Are you feeding your dog only rice??? That is not OK if you are.



To everyone else so bent on the name of the ingredient, it is not only that which is important! The quality of the ingredient is important too. A lot of you seem very against Hill's, however the quality of the ingredients going into their food are the same, if not better, than human food (for example, the beef they turn down because it is not good enough goes to McDonalds and PEOPLE eat it, the corn they do not use goes to Frito-Lays into chips!)
I know "animal by-products" can sound bad, however, it means only the part of any animal that was left behind when making something else..

Dog food is a very sensitive subject for most and the best way to find a suitable food for your dog is food trials. Try a different food for NO LESS than 6 weeks at a time and see how your dog does on it. If you have questions about it, there should be a number on the bag, or at least a website you can go to to ask questions. If you are concerned about an ingredient, bring it up with the company, you may be surprised to find that it is there with good reason.
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post #12 of 15 (permalink) Old 05-27-2010, 01:25 PM Thread Starter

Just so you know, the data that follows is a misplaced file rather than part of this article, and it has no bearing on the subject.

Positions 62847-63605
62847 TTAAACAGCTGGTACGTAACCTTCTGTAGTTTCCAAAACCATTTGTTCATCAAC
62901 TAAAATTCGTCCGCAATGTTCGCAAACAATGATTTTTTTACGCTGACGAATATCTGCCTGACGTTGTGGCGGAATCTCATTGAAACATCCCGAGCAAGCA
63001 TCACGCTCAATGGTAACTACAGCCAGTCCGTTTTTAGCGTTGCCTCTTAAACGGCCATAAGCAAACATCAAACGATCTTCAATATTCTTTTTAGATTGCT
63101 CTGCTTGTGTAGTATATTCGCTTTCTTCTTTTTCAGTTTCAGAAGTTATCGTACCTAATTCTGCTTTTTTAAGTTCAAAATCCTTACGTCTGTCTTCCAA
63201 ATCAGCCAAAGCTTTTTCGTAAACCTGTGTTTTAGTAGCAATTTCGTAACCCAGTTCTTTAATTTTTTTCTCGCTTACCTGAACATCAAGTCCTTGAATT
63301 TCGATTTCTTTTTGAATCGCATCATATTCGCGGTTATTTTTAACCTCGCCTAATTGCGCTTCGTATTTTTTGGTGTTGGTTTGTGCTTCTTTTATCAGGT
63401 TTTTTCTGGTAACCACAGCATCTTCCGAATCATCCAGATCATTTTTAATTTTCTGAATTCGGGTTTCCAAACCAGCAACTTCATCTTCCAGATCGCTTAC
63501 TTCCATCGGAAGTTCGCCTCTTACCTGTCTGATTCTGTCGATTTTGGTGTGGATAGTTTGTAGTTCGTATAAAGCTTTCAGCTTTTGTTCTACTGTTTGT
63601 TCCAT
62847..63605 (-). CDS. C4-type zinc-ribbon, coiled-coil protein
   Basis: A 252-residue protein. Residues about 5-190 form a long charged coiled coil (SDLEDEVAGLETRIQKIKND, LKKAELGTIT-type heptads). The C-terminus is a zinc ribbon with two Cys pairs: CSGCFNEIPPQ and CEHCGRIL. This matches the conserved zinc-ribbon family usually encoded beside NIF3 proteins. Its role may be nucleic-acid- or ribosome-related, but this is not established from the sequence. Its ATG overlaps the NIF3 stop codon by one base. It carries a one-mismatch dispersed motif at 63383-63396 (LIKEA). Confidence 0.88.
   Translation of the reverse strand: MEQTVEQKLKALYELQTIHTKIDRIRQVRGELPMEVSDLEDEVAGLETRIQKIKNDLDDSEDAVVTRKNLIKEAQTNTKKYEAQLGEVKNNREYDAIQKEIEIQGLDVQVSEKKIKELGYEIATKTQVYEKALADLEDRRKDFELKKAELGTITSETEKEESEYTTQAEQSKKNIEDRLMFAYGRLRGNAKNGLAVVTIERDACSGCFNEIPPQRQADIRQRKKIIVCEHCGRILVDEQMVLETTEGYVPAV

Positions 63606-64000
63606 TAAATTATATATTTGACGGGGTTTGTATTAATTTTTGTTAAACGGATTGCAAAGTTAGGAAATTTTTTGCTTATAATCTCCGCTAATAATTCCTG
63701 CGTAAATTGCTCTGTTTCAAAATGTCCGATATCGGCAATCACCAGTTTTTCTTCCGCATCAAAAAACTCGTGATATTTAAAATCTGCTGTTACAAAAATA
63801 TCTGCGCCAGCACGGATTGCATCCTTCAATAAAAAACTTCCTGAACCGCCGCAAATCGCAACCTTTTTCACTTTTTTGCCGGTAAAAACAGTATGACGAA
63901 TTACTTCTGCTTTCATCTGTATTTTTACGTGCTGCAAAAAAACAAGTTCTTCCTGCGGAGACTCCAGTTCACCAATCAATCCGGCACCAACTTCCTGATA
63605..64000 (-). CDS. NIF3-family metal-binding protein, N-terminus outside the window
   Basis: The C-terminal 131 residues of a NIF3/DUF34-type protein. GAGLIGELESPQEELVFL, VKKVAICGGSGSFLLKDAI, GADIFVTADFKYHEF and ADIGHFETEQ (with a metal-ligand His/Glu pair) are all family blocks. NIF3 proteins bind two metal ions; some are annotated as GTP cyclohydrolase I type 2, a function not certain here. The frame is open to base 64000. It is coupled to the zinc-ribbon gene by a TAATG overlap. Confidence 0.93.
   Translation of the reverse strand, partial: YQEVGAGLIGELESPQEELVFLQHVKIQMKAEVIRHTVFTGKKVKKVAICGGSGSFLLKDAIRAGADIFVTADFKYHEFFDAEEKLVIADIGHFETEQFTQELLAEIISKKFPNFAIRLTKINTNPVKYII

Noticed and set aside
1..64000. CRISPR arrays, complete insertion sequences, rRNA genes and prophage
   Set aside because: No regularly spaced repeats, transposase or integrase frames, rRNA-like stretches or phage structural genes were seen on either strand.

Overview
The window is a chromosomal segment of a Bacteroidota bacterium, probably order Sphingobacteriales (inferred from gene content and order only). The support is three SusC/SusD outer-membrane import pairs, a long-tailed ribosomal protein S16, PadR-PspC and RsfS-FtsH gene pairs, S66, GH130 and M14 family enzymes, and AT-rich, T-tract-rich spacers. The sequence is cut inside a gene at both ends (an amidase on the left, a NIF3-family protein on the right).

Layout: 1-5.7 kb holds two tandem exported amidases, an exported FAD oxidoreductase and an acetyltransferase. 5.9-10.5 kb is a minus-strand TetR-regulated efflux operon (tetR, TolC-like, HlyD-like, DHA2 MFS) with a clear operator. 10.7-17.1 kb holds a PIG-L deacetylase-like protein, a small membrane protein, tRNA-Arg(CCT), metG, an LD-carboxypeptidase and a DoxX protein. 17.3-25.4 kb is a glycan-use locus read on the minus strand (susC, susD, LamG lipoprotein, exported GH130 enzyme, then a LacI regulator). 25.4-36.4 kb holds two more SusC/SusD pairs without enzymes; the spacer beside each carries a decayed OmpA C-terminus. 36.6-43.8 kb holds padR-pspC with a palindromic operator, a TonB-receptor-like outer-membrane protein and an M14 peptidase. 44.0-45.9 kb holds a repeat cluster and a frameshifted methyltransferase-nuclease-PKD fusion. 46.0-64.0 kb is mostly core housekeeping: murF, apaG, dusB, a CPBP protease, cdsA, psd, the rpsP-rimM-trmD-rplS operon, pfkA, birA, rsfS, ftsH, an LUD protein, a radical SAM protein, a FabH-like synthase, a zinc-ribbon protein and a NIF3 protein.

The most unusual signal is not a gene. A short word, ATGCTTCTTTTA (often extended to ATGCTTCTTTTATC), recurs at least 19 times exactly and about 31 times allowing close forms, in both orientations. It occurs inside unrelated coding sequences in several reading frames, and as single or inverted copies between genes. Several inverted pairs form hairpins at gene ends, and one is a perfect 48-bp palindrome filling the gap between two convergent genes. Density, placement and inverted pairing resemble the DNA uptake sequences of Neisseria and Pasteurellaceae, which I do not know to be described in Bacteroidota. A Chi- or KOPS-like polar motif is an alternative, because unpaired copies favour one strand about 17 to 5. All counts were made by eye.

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Hills isn't good because it has too much corn in it, corn isn't digestible for dogs or people

Mess is doing good on taste of the wild, it appears he is allergic to something on the carpet, and is on anti-histamine cream and benydryl until we move (this weekend)

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post #13 of 15 (permalink) Old 06-30-2010, 04:27 PM
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Try Purinea or Iams. I've feed that to both of my dogs, with no problems. They aren't as expensive as other brands, either.
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post #14 of 15 (permalink) Old 06-30-2010, 04:59 PM
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Actually byproducts, meat byproducts more specifically include: euthanized dogs and cats, without any plastic ID tags removed, roadkill, slaughterhouse rejects due to disease, old age, or otherwise unfit for human consumption, and animal control pick ups. If you don't believe that to be true, there's a guy on Youtube who is a holistic veterinarian where I got this information from, and I've had this same information quoted to me by a homoepathic counselor. And there's many others out there who have actually taken the courses to find this stuff out, and they know their sh*t, unlike all the other people and especially, all the pet food companies who will tell you there's nothing wrong with byproducts because they've been "cleaned" which is just flat-out wrong. These companies also believe cats and dogs need high amounts of carbohydrates to store as energy for later which is also flat-out wrong, cats and dogs get their energy from the meat they eat, there is no storing involved, and when it does get stored, it just gets manufactured into sugar and thus fat that they waste away because of.